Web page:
As I listened to Dr. Rice’s stories and well-reasoned questions, I couldn’t help but to wonder what if more youth had more access to diverse instruments for music making and ethnomusicological investigation. How could studying instruments through object-based learning change people’s perspectives about music study, and more importantly, the world? How could instruments drive the change so many of us who straddle academic work and public-facing ethnomusicology want to see in higher education? MIM will celebrate its tenth anniversary in April 2020, and while it is only a small piece of a much larger puzzle, I look forward to learning more about how musical instruments help youth create deeper relationships with music and the world around them.
Botts, Nathan and Katherine Palmer. In Publication. “Musical Adventures: Extending the
Museum through Interdisciplinary Educational Programming and Tangible Takeaways.” In Curator: The Museum Journal. Wiley Periodicals, Inc.
Higgins, Lee. 2012. Community Music: In Theory and Practice. New York, NY: Oxford University
Rice, Timothy. 2018. “My Life in Music Education.” Society for Ethnomusicology 63rd Annual
Meeting. Education Section Forum. 15 November 2018. Albuquerque, New Mexico.
Simon, Nina. 2010. The Participatory Museum. Santa Cruz, CA: Museum 2.0.
Solis, Ted. 2004. Performing Ethnomusicology: Teaching and Representation in World Music.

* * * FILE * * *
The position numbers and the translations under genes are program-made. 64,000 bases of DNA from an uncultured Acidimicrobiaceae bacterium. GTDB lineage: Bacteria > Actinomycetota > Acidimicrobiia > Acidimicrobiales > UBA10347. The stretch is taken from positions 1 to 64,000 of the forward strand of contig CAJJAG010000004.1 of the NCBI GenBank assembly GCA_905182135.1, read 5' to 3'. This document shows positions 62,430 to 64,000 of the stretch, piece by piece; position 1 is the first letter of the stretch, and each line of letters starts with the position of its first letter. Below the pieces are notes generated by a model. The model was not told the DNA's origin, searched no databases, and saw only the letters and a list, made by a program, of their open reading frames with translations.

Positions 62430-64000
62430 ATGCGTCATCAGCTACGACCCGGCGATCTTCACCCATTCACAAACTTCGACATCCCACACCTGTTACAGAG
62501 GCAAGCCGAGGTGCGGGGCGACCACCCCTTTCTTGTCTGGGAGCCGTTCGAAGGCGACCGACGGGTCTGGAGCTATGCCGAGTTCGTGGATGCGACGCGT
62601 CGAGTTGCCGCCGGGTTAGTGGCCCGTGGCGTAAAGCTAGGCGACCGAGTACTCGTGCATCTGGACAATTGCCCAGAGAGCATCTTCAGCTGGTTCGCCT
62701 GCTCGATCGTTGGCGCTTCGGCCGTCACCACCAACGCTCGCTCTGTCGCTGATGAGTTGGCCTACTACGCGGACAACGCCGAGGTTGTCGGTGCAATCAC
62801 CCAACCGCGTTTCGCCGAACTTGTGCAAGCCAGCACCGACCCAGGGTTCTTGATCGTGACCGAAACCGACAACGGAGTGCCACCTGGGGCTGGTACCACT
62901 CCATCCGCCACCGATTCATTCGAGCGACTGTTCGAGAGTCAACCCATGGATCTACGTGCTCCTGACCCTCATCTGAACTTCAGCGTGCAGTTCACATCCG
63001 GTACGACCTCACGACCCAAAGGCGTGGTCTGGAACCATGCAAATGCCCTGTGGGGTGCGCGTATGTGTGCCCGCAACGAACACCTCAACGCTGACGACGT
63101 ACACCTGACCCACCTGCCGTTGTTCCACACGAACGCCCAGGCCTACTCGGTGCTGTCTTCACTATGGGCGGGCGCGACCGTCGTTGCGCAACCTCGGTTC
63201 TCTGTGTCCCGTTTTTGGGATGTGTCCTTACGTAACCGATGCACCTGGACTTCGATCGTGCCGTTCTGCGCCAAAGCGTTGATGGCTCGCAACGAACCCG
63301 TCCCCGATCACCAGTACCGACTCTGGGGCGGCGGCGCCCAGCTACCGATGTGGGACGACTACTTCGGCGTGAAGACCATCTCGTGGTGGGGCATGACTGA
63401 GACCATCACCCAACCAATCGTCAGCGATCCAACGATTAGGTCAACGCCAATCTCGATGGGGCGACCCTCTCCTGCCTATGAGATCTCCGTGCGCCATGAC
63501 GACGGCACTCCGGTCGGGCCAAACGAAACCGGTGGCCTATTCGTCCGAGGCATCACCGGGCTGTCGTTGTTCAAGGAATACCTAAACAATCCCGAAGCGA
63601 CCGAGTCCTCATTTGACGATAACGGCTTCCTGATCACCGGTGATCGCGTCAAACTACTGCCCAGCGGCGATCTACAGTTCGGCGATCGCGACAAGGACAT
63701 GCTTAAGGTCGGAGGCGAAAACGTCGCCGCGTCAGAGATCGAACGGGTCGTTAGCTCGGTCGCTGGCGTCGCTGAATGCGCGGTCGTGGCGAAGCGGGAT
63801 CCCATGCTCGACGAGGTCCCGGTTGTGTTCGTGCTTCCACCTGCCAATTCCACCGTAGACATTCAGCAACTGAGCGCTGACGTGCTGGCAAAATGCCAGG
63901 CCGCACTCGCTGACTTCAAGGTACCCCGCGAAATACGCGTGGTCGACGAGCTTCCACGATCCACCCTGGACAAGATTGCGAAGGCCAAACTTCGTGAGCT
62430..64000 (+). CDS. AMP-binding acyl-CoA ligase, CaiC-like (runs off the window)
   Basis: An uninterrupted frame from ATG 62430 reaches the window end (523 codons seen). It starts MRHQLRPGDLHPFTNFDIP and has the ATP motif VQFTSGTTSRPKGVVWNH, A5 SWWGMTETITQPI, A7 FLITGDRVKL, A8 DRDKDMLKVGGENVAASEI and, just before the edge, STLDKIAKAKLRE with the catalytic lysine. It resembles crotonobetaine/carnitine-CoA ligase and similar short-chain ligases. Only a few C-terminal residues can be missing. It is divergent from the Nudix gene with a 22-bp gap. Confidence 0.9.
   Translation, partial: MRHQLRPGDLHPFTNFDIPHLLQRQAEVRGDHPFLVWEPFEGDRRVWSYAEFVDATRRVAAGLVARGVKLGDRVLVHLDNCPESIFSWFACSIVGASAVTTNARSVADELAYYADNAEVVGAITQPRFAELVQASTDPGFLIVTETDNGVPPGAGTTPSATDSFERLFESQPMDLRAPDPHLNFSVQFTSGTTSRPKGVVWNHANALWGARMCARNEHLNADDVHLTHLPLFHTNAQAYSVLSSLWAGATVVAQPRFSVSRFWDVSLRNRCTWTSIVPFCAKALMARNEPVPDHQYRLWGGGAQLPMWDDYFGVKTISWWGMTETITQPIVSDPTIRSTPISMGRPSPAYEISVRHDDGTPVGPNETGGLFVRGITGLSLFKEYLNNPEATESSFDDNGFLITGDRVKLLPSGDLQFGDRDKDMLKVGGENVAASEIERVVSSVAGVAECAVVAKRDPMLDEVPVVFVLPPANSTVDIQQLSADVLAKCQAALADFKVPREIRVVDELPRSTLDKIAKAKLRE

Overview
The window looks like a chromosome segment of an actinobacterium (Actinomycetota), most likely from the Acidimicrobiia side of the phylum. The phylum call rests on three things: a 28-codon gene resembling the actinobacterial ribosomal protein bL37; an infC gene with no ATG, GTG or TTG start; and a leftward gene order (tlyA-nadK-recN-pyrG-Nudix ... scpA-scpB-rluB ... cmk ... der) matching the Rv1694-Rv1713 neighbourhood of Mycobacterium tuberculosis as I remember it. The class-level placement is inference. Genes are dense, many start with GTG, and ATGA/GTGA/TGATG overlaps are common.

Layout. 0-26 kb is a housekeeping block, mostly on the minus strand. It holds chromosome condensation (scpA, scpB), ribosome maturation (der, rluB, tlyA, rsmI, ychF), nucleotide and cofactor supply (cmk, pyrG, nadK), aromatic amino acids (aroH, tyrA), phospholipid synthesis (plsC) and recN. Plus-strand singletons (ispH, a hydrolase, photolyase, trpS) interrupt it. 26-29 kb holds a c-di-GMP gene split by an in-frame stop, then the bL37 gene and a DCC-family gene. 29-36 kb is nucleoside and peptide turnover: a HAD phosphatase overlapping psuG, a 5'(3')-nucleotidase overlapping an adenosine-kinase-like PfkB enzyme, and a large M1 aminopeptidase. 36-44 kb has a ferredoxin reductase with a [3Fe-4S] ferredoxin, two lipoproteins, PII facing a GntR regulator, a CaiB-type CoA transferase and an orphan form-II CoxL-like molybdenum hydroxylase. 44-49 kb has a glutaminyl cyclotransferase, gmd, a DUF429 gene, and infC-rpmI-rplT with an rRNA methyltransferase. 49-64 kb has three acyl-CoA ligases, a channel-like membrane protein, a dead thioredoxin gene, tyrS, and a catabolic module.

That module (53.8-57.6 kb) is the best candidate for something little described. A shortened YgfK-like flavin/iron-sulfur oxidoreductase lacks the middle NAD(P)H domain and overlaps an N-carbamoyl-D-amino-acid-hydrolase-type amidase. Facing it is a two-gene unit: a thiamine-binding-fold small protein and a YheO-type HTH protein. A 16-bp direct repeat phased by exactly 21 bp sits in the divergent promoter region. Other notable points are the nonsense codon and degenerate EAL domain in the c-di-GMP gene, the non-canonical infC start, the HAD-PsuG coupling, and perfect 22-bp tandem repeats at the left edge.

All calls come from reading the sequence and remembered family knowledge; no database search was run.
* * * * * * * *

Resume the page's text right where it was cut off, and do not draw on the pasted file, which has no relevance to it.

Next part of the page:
Berkeley, CA: University of California Press.
Small, Christopher. 1998. Musicking: The Meanings of Performing and Listening. Middletown,
CT: Wesleyan University Press.
Katherine Palmer enjoys a multifaceted musical career and works as a performing musician, educator, and arts administrator. Katherine is the curator of education at the Musical Instrument Museum in Phoenix, where she is in charge of developing, teaching, and training others to deliver ethnomusicological education content. She is the Executive Director of Daraja Music Initiative (DMI), a non-profit organization that provides music and conservation education in Tanzania. Aiming to bridge the arts and sciences, DMI promotes sustainability of African Blackwood trees that instruments are constructed from. Katherine is passionate about arts-integration, world music pedagogy and object-based museum education.